Sunshine and Trash: Volunteers show up for Fairbanks Stream Cleanup Day
FAIRBANKS, Alaska (KTVF) -The sun was shining, and the weather was perfect for several dozen community members to volunteer time on a Saturday to clean up Fairbanks’ rivers and sloughs.
Community members like Scout Troop 1 leader Sam Lentz, who’s just shy of his 14th birthday, who said, “Today, we are going to be cleaning the Noyes Slough and different parts of it.”
This is the 17th annual Fairbanks Stream Cleanup Day. Over 30 people volunteered on foot, by motorboat, or by canoe to clean up the Noyes Slough and the Chena River.
For Lentz, this is his second year volunteering. He said protecting the environment is just the right thing to do. “[We want] to make sure the beavers, ducks, and all the other organisms and animals that live here stay safe and be clean. I myself have lived in the woods, so I do see a lot of animals around, and I do want them to be around for a longer amount of time. I would like my children, my grandchildren, to see them one day.”
Andrew Ackerman is the Environmental Manager for the City of Fairbanks. He said each year they usually get around 800 to 1,000 lbs. of trash out of the waterways like water bottles, plastic bags, alcohol containers, tires, shopping carts, and bikes. “These things impact our rivers from the standpoint of water quality - both people that recreate in the rivers, [along with] fish, a lot of animals locally that depend on the river ecosystem. So anything that we can do to clean it up and improve the water quality is a bonus to both humans and wildlife.”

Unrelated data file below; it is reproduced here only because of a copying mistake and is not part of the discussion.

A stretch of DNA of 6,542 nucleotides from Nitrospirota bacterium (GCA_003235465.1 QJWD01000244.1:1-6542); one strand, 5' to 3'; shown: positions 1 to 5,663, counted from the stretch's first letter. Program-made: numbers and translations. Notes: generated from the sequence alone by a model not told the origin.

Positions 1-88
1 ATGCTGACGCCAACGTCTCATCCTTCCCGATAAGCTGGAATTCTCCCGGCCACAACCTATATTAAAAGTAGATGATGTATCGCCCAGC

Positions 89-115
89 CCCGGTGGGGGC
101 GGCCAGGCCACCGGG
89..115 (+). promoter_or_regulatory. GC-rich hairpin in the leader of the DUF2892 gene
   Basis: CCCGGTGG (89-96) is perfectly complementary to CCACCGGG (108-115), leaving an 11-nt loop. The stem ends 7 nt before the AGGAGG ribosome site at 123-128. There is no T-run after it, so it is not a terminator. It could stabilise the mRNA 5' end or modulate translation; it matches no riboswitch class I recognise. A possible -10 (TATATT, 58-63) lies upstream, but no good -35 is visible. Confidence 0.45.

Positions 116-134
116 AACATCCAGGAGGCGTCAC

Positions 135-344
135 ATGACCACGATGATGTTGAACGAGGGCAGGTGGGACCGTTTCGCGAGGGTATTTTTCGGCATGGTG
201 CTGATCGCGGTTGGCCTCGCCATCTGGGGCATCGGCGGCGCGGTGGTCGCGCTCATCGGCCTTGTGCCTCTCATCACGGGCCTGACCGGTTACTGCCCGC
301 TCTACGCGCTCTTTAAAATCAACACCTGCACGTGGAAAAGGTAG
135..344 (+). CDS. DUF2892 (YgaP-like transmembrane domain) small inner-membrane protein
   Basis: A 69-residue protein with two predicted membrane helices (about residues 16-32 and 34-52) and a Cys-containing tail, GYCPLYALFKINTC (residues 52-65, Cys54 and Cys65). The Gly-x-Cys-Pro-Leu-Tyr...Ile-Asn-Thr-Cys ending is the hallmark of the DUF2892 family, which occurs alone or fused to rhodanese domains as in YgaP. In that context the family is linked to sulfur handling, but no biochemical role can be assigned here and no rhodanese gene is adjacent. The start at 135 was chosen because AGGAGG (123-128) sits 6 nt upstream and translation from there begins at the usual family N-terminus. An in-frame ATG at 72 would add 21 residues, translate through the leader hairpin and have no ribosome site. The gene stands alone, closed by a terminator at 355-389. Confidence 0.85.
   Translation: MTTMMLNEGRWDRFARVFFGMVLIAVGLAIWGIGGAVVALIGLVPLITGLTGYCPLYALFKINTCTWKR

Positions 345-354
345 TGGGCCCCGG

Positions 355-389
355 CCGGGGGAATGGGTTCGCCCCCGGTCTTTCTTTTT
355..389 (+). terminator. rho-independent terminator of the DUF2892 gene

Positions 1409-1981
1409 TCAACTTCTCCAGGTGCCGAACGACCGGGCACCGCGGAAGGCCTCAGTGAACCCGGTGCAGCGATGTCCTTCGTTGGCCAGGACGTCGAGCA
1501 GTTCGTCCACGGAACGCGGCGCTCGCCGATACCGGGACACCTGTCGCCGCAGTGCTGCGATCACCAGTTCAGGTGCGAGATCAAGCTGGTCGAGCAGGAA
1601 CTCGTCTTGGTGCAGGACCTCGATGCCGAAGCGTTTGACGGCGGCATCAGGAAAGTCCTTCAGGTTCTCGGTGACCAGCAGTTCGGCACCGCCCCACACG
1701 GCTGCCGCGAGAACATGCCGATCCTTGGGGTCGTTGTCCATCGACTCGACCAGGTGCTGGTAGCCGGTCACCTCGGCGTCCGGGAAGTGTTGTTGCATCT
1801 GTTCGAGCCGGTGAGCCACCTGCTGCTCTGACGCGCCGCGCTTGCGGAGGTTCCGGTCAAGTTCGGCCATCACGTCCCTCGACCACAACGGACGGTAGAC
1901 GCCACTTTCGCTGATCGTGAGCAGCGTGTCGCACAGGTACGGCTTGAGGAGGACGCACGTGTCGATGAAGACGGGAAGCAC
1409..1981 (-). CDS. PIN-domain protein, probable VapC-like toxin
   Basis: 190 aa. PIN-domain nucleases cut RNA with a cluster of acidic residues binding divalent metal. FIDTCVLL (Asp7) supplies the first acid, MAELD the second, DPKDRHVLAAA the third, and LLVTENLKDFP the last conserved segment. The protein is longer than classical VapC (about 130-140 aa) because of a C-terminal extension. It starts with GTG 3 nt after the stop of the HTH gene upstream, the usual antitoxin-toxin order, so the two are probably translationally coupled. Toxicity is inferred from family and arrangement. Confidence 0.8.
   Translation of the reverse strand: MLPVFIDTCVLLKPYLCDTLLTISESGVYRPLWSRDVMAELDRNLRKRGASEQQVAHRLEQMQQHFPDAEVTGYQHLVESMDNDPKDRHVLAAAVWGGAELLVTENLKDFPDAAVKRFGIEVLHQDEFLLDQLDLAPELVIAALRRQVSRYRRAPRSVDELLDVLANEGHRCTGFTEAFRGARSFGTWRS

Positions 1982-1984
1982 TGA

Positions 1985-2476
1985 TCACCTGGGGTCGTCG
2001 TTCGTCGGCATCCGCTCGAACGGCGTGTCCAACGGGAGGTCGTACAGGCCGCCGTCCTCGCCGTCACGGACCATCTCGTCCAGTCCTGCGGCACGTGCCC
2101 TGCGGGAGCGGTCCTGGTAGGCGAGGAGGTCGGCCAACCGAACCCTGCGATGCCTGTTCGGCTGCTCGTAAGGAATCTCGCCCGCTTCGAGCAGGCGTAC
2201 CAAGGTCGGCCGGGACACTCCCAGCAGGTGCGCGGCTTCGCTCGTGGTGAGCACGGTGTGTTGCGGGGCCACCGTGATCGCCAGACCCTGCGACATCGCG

All trash collected from the river and slough is brought back to stream clean headquarters at Lions Club Park picnic shelter off Danby Road. Here they record and count each piece of trash.
Jackson Fox, a board member for the Tanana Valley Watershed Association, said they have been collecting trash data for the last two years. “Every year for the stream cleanup event, volunteers are focused on Noyes Slough because there is a lot of trash in the slough, and it gets cleaned up each year with this event - but it seems to return each year. We are trying to get a better understanding of why it reappears every year so we can do some focus outreach to help prevent this from happening.”
Fox said the trash collected comes from a variety of sources. “We are just collecting [data] at this point, but I can tell you there is a lot of cans, plastic bottles, and plastic bags that seem to be the predominant source of trash that’s in the slough. Oftentimes, it’s not from people’s backyards but from adjacent businesses, fast food wrappers, containers, and etcetera. Sometimes it’s associated with a dumpster location. Perhaps that dumpster could be moved away from the slough so that this type of trash does not get blown into the waterway.”
After the cleanup, the volunteers met for a barbeque lunch donated by the Lions Club.
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